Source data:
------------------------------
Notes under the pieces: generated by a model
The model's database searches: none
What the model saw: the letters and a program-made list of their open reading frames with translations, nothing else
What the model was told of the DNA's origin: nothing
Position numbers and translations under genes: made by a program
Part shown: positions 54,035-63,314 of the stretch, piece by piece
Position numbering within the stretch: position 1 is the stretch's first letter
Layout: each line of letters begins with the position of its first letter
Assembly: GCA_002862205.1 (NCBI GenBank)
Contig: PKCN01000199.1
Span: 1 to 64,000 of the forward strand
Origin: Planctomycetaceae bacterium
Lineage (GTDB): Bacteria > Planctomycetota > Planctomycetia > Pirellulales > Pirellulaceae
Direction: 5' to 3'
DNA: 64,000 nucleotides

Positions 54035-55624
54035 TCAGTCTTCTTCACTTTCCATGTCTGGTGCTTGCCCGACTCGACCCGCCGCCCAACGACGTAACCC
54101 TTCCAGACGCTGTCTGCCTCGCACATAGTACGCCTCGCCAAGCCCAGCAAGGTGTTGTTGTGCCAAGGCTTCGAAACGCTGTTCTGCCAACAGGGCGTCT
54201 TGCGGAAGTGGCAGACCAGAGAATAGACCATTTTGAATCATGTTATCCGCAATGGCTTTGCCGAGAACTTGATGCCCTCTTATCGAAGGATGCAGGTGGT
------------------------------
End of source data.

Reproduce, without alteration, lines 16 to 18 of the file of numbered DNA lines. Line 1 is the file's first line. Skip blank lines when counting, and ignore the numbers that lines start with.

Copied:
Positions 54035-55624
54035 TCAGTCTTCTTCACTTTCCATGTCTGGTGCTTGCCCGACTCGACCCGCCGCCCAACGACGTAACCC
54101 TTCCAGACGCTGTCTGCCTCGCACATAGTACGCCTCGCCAAGCCCAGCAAGGTGTTGTTGTGCCAAGGCTTCGAAACGCTGTTCTGCCAACAGGGCGTCT